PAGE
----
The spathe blade is whitish to the greenish outside, with the inner side having pale resin canals that resemble continuous lines.
On the other hand, the spathe tube is greenish and occasionally has a pale-reddish tinge on the outside and marron to red-violet inside.
The spadix has three sections, i.e., the female bottom section that is pale green to yellowish, a middle sterile male that Is white to light graying, and a creamy white top fertile male part.
Lastly, the spadix will produce yellowish-orange aggregate fruits or what is known as infructescence.
Philodendron mexicanum vs. atabapoense
Both plants have elongated arrow-shaped dark green leaves. But P. mexicanum has longer anterior lobes that appear three-lobed (or dog ear-like), especially in mature specimens. Also, the underside is pale green (maroon to magenta in younger plants), and mid-rib or primary veins are not sunken.
On the other hand, Philodendron atabapoense leaves have a pale yellowish pink margin and pale yellowish-green midribs. Also, the underside is burgundy or maroon, the midrib is widely sunken, and the primary veins are slightly sunken.
Secondly, P. mexicanum has medium green petioles that are somewhat spongy and slightly flat on the upper surface. P. atabapoense, on the other hand, has firm green petioles with burgundy spots. Also, Towards the upper side, they are rough and pinkish-wine tinged.
Lastly, P. mexicanum has pale-green cataphylls that are unribbed or have one rib, while in P. atabapoense, cataphylls are green with ivory margin and sparse reddish dots. Also, they have a double keel on the outer surface.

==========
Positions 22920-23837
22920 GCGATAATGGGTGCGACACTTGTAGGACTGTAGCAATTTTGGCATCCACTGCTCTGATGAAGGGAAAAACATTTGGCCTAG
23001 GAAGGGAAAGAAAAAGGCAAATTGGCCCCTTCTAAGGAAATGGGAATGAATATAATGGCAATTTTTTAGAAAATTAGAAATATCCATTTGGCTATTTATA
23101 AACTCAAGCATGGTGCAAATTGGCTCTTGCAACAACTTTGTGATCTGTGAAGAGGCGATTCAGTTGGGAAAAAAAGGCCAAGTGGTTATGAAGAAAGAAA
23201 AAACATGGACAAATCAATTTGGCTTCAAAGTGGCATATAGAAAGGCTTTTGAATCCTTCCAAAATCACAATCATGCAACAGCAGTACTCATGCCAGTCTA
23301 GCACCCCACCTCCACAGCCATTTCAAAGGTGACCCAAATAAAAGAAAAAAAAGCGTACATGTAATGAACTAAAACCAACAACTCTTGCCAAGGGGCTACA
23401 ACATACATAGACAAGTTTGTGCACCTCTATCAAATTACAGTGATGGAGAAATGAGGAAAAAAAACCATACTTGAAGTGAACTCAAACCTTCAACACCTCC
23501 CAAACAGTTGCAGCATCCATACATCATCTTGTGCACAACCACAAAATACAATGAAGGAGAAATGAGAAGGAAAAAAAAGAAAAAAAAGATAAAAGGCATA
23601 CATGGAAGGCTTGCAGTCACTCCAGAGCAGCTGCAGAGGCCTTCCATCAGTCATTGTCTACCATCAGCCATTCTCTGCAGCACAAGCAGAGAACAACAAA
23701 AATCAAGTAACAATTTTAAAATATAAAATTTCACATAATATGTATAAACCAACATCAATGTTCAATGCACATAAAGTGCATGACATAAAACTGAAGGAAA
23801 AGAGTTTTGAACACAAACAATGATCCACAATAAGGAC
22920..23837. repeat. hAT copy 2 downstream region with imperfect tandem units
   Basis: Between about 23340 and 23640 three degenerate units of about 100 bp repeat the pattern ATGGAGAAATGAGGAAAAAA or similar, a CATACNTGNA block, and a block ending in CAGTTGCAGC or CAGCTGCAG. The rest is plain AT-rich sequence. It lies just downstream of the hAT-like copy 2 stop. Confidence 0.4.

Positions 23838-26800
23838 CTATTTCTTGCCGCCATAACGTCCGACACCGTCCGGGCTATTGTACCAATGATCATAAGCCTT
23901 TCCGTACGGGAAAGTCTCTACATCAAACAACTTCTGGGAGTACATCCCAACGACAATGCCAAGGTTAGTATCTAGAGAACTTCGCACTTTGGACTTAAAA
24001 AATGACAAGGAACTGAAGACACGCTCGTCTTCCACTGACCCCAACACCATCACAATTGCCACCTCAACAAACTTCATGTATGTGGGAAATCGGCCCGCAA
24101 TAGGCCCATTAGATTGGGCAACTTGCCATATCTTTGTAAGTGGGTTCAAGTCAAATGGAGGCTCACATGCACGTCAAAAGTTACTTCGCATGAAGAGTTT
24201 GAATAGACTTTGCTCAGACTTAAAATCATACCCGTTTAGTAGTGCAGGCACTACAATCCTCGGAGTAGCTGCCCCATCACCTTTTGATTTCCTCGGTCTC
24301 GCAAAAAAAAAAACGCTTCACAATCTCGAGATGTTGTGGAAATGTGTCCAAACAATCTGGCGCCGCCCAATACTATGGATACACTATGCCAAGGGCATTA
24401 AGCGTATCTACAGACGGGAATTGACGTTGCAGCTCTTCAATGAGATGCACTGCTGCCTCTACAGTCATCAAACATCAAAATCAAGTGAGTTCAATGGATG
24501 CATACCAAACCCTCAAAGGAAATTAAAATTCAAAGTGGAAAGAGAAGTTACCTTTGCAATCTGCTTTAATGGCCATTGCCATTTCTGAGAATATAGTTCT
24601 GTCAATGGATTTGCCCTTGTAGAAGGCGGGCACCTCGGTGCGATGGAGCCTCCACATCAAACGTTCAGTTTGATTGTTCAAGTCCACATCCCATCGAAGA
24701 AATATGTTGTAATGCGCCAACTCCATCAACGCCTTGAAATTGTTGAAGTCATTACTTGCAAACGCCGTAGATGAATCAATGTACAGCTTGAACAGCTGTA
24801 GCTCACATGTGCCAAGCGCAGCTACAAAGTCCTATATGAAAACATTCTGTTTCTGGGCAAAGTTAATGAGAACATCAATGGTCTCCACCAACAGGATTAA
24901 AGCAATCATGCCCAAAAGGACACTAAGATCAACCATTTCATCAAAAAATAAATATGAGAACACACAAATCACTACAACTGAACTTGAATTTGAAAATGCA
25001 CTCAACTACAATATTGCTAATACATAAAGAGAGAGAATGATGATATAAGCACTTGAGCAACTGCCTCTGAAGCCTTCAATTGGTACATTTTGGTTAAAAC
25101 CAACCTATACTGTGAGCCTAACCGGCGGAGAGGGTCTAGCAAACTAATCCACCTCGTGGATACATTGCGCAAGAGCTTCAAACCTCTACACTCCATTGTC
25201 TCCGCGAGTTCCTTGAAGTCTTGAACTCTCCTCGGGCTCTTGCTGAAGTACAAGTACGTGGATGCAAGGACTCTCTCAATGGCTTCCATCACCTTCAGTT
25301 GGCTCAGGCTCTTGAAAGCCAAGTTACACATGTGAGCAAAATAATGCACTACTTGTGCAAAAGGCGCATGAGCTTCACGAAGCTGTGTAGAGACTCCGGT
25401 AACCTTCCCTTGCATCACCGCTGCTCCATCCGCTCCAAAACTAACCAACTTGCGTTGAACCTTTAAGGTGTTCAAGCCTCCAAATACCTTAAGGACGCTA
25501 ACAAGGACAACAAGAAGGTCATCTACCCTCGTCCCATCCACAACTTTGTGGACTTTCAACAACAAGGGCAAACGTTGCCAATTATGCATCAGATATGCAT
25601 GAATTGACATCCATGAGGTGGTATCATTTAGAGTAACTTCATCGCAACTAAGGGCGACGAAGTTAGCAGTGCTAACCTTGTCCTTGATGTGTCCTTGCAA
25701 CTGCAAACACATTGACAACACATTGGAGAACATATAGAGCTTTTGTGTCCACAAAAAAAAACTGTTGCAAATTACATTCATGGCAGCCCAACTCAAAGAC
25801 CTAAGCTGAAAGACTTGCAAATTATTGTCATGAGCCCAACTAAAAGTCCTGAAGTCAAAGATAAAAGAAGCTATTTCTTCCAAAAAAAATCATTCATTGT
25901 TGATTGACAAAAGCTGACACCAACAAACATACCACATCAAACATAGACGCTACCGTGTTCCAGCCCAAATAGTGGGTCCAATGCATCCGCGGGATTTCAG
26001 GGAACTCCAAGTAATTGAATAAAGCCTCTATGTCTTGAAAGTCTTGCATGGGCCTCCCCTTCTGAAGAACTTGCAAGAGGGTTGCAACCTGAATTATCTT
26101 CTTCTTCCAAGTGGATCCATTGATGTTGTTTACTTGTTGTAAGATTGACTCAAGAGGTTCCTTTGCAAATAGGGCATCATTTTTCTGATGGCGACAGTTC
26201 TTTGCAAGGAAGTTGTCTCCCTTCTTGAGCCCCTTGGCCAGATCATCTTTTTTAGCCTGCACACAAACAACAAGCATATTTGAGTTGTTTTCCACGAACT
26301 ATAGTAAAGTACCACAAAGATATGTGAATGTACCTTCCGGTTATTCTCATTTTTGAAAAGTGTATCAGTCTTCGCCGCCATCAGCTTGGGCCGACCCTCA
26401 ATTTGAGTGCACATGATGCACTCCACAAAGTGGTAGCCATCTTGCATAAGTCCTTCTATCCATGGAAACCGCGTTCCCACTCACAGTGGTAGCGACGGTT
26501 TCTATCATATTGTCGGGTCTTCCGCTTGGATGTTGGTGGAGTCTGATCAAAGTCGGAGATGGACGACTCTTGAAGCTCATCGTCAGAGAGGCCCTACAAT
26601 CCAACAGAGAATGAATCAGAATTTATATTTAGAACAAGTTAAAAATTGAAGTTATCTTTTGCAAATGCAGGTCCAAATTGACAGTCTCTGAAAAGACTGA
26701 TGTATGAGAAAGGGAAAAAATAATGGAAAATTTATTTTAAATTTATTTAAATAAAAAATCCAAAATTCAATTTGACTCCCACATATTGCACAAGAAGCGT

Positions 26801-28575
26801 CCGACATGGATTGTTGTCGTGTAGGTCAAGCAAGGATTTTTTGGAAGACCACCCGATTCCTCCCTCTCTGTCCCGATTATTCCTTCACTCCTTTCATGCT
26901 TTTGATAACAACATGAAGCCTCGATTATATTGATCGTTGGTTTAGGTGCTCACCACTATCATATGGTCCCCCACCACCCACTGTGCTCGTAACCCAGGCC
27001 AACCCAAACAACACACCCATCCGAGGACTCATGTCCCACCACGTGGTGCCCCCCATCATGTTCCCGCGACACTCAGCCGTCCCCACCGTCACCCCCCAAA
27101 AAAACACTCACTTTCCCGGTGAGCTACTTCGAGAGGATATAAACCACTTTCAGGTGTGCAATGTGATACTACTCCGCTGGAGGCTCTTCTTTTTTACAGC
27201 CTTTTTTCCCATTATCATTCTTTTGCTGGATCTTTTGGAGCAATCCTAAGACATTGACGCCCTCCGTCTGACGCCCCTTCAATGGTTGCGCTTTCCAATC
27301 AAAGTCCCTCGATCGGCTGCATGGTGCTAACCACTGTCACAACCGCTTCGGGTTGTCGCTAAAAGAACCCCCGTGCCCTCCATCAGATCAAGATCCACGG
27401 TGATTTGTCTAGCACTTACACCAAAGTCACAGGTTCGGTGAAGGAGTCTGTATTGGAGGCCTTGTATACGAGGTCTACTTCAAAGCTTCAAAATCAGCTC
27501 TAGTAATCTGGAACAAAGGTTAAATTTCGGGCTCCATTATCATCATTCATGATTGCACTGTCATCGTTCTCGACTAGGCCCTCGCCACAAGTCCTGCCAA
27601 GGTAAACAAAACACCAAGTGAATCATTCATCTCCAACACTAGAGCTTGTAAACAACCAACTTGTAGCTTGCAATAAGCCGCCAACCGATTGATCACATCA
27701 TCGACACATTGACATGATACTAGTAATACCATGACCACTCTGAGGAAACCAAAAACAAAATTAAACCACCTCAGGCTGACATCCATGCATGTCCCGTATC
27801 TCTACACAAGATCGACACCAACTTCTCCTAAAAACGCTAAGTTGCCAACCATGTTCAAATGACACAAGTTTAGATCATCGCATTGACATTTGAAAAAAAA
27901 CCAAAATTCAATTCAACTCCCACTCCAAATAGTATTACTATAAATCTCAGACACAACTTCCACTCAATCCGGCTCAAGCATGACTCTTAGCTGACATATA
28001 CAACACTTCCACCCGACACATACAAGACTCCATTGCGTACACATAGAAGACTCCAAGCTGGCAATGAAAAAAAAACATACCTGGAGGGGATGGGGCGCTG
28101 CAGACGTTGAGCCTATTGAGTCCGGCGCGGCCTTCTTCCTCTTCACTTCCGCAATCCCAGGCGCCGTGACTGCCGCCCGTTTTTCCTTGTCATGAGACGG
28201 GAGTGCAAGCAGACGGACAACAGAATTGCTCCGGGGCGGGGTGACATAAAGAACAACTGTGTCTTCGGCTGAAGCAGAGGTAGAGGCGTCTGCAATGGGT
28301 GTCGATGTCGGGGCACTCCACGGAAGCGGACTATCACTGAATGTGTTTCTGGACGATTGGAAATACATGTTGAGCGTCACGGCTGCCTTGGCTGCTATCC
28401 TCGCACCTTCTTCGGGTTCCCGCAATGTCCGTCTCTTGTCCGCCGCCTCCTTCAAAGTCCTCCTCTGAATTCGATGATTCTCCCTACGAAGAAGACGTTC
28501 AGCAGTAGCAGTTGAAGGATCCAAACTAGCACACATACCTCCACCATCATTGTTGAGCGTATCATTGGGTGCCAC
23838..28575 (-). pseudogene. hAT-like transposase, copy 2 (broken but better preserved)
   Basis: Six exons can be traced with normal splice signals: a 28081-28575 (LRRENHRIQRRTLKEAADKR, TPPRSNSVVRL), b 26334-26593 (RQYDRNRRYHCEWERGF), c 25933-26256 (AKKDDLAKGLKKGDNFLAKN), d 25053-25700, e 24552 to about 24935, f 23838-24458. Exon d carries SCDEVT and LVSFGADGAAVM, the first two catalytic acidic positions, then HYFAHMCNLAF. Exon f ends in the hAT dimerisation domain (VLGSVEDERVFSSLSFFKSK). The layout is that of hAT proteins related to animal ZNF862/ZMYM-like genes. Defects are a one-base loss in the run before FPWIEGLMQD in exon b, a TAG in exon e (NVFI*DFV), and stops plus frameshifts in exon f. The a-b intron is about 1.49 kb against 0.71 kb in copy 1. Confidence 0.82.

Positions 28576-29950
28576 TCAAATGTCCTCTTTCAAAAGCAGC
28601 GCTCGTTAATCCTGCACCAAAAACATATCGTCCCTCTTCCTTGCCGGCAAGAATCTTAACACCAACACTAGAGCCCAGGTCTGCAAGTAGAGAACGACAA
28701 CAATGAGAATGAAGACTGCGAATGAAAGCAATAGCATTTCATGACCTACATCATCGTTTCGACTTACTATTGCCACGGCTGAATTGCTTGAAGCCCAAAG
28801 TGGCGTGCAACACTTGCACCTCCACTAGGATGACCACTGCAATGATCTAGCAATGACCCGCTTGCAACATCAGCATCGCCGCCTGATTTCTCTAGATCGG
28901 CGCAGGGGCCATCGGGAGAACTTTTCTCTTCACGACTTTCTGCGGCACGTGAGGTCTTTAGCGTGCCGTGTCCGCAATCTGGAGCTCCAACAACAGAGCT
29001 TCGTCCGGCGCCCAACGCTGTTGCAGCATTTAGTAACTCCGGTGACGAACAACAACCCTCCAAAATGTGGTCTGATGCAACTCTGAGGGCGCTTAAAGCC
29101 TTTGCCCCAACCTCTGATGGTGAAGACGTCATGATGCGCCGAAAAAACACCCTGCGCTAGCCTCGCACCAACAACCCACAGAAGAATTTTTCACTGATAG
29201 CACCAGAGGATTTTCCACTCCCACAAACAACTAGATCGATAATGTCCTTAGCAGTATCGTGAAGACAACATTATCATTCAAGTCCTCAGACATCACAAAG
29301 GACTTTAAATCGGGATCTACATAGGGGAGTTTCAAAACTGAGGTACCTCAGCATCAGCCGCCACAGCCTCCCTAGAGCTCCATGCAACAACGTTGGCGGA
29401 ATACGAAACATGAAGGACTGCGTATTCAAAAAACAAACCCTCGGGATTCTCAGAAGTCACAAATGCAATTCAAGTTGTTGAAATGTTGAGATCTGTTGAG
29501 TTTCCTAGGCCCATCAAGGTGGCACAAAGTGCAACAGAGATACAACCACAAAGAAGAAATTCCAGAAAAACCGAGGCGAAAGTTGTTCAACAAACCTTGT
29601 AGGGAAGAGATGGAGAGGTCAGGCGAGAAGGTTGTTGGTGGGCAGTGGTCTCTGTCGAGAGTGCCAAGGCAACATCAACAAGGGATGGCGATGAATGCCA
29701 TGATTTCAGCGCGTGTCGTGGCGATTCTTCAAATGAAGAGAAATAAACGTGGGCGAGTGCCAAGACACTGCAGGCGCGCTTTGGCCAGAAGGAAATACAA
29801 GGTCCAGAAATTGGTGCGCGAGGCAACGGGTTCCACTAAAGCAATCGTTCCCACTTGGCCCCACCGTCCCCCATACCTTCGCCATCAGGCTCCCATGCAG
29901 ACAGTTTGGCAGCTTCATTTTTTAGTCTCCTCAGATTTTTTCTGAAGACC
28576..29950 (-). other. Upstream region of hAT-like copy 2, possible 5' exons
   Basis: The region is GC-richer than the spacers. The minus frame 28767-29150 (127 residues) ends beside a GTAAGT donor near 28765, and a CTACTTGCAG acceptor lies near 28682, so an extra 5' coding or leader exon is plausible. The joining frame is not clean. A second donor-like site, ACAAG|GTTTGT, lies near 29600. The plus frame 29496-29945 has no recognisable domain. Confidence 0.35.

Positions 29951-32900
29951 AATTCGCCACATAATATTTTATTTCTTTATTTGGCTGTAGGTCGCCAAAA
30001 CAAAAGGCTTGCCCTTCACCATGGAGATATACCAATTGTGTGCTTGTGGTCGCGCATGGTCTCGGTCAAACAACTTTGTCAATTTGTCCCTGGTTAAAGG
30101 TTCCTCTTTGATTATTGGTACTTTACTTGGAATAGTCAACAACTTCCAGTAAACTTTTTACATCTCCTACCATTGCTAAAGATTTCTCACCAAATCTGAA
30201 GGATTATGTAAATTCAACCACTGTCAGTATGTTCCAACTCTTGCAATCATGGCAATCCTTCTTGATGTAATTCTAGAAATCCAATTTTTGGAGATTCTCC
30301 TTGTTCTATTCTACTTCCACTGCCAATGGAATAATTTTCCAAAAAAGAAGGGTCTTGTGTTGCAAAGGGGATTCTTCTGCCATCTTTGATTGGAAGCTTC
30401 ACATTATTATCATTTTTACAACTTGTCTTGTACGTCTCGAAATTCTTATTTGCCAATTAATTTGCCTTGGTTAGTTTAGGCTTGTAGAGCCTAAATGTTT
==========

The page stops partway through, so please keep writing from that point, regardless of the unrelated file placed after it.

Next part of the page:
Philodendron mexicanum care
Philodendron mexicanum needs a warm, humid place with bright indirect light. Its soil should be airy, well-drained, and fertile, and you should water it when the top few inches feel dry.
Also, feed, prune, repot and give your plant support. Here are the care details.
- USDA hardiness zone: 10-12, not frost hardy
- Temperature: 65 to 85 degrees Fahrenheit (18-29°C). Don’t place your plant near a heat source, and avoid cold drafts or temperatures below 55°F(12.8°C).
- Humidity: keep the humidity at 50-60% or more. If yours is too low, a pebble tray, a humidifier like AquaOasis™ Cool Mist Humidifier, or move plants to humid rooms like the bathroom.
- Light: It needs bright, indirect light but can still thrive in medium indirect light. Avoid direct sunlight and buy grow lights if there is too little light.
- Best soil mix: P. mexicanum needs airy, well-drained soils rich in organic matter. Get an aroid mix from Etsy.com or add perlite, coco coir (or perlite), bark chips, and compost to your potting mix.
- Watering: Water when top 2-3 inches of the potting mix or up to a knuckle of your finger. If you use a soil moisture meter, then water when the reading is three or less ( in the dry zone).
- Fertilizer: Feed your plant monthly during the growing season with a balanced, liquid houseplant fertilizer at ½ recommended strength. Bonide Liquid Plant Food 10-10-10 is perfect.
- Pruning and grooming: Clean dirty leaves and prune dead, diseased, or damaged leaves with sterilized gardening scissors. Also, you can cut some stems back in early spring to control growth.
- Repotting: Repot your plant after 2-3 years or if rootbound (roots growing from drainage holes or spiraling inside the pot). Use a pot 2-3 inches wider in diameter.
- Stake or support: Give and train your plant on a moss pole, trellis, totem, etc.
To propagate your Philodendron mexicanum, use stem cuttings with at least a node (the knobby part where leaves attach or grow aerial roots) in water or soil.
The other way is air layering if you don’t mind tying moist sphagnum moss on the node of the targeted stem while still attached to the mother plant.